iii. Denitrifying bacteria include Bacillus spp., Paracoccus spp. and Pseudomonas denitrificans. They transform nitrates to nitrous and nitric oxides and ultimately to gaseous nitrogen.

2NO3 → 2NO2 → 2NO → N2

6.Name the bacteria responsible for conversion of nitrite to nitrate.

SOLUTION

Chemoautotrophs like Nitrobacter are responsible for conversion of nitrite to nitrate.
7.What is role of gibberellin in rosette plants?

SOLUTION

Gibberellin promotes bolting i.e. elongation of internodes just prior to flowering in plants with rosette habit e.g. beet, cabbage.
8.Define vernalization.

SOLUTION

The low-temperature treatment or chilling treatment of germinating seeds or seedlings to promote early flowering in plants is called vernalization. It was evidenced by Klippart (1918).
9.Define photoperiodism.

SOLUTION

The relative length of the day which is crucial in the growth and development of flowers is termed as photoperiodism.

OR

The response of plants to the relative length of light and dark periods with reference to the initiation of flowering is called photoperiodism.
10.What is a grand period of growth?

SOLUTION

The total time (period) required for all phases to occur, is called Grand Period of Growth.

Short Answer Question:

1.Write a short note on Differentiation.

SOLUTION

1. It is maturation of cells derived from the apical meristem of root and shoot.
2. Permanent change in structure and function of cells leading to maturation is called differentiation.
3. During cell differentiation, the cell undergoes few to major anatomical and physiological changes.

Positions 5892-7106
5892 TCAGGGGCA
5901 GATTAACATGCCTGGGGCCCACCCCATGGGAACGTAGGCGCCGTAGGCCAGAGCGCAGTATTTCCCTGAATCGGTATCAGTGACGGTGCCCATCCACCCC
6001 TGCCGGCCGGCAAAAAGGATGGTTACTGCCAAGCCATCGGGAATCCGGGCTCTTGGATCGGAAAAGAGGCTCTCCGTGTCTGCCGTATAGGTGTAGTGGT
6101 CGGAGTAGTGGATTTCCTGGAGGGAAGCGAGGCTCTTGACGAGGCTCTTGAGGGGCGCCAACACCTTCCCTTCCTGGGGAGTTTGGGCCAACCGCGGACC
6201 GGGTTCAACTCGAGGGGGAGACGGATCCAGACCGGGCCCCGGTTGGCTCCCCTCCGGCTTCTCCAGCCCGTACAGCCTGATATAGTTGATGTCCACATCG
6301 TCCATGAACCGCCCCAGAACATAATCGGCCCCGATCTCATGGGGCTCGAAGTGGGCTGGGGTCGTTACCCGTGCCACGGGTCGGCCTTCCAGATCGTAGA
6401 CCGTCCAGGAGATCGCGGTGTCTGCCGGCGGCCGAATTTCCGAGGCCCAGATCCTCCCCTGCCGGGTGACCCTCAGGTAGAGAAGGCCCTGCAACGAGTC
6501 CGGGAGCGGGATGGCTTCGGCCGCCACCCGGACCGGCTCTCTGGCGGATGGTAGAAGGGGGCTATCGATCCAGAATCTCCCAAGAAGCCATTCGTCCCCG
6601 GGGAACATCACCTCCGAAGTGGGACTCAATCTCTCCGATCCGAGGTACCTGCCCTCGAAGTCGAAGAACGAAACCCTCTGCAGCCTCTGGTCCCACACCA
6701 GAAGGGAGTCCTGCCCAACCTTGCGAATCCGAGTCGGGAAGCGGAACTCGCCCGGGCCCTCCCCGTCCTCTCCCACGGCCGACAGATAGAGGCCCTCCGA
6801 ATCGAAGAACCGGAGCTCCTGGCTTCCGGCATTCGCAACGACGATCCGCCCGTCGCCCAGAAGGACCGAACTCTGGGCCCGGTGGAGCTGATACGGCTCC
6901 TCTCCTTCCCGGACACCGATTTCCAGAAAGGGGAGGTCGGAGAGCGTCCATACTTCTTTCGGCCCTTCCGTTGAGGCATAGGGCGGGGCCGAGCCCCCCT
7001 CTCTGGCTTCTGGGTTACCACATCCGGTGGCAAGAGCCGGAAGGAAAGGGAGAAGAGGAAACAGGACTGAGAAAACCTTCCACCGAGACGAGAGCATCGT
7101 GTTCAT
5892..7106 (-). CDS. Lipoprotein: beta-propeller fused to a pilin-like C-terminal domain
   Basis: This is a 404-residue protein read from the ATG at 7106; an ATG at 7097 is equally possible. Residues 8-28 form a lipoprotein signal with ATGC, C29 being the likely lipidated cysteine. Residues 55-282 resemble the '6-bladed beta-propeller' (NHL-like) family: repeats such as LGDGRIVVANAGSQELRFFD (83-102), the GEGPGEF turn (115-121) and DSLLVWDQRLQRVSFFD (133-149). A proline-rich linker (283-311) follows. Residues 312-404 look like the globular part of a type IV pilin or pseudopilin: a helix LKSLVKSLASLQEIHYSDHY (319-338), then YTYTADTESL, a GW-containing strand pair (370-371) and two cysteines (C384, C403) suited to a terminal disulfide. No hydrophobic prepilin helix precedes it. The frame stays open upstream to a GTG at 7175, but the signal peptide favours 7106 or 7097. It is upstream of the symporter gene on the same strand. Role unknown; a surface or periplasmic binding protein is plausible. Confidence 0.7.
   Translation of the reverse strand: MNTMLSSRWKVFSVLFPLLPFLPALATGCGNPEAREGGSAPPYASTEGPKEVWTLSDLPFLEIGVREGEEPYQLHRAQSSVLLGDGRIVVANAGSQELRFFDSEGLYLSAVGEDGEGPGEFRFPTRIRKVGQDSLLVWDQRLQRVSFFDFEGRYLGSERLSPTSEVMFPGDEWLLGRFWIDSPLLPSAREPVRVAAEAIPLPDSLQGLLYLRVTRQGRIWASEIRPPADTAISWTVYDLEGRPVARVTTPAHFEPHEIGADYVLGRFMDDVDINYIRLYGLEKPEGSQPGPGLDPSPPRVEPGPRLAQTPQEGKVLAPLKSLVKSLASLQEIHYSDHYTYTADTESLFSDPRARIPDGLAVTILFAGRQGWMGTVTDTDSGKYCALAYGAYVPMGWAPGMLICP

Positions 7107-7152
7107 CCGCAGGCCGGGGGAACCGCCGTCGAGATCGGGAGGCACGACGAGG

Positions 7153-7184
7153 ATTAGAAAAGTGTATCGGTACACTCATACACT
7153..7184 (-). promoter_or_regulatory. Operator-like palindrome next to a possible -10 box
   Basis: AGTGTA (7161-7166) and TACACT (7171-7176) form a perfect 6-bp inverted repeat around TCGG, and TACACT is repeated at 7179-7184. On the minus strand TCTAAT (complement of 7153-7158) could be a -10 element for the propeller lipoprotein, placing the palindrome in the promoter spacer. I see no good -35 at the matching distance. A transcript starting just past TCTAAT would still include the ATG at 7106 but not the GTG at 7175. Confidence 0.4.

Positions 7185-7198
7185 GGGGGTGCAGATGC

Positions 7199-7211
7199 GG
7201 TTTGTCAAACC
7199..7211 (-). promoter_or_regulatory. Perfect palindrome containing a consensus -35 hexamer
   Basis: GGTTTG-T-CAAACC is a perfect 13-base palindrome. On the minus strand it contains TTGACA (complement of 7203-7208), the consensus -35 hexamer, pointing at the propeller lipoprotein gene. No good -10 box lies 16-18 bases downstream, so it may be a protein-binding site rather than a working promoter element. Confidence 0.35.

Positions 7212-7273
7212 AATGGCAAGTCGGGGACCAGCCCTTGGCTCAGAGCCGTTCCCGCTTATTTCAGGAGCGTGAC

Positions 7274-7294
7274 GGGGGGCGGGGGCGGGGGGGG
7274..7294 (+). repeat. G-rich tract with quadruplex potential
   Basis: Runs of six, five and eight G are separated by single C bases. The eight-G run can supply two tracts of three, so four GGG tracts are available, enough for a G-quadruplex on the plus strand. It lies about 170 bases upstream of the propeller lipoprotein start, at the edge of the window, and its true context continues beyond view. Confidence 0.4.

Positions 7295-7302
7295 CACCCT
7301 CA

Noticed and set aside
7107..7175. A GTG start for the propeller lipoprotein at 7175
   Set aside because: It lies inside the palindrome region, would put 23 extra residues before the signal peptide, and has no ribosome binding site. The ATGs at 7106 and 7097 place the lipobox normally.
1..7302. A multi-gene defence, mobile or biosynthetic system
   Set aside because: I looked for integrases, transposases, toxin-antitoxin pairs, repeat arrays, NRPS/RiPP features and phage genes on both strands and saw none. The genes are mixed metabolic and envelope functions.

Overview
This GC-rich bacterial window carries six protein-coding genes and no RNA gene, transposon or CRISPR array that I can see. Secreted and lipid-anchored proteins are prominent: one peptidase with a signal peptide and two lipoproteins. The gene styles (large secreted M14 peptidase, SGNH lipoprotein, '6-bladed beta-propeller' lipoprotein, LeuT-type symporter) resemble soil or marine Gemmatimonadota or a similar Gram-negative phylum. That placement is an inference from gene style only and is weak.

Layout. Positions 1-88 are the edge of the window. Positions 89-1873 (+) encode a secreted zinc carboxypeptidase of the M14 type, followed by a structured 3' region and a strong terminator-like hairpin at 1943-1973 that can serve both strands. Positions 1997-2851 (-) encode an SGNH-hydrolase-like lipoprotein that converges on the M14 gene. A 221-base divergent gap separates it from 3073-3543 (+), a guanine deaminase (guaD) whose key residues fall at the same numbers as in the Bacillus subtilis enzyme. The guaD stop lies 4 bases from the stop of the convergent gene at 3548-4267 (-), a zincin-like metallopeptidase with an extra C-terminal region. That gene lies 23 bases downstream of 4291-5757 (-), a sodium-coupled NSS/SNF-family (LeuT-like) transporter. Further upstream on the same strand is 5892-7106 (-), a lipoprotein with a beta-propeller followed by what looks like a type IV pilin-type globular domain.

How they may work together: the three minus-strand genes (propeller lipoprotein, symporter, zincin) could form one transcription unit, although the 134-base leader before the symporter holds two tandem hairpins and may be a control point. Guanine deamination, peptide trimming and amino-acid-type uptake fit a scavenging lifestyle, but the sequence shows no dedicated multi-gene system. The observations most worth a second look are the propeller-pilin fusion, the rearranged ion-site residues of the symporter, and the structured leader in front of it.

4. For e.g. Parenchyma in hydrophytes develops large schizogenous interspaces for mechanical support, buoyancy and aeration.
5. Cells lose the capacity to divide and redivide and mature.
2.Write a short note on Re-differentiation.

SOLUTION

1. The cells produced by dedifferentiation once again lose the capacity to divide and mature to perform a specific functions. This is called a re-differentiation.
2. For e.g. secondary xylem and secondary phloem are formed from dedifferentiated cambium present in the vascular bundle.
3.Differentiate between Arithmetic and Geometric growth.

SOLUTION

Arithmetic growthGeometric growth
After mitosis one of the daughter cell continues to divide and the other cell takes part in the differentiation and maturation.After mitosis both the daughter cells continue to divide and re-divide repeatedly.
On plotting the growth against time, a linear curve is obtained.On plotting the growth against time, a sigmoid curve is obtained.
4.Enlist the role and deficiency symptoms of Nitrogen.

SOLUTION

Nitrogen:
a. Role: Constituent of proteins, nucleic acids, vitamins, hormones, coenzymes, ATP, chlorophyll.
b. Deficiency symptom: Stunted growth, chlorosis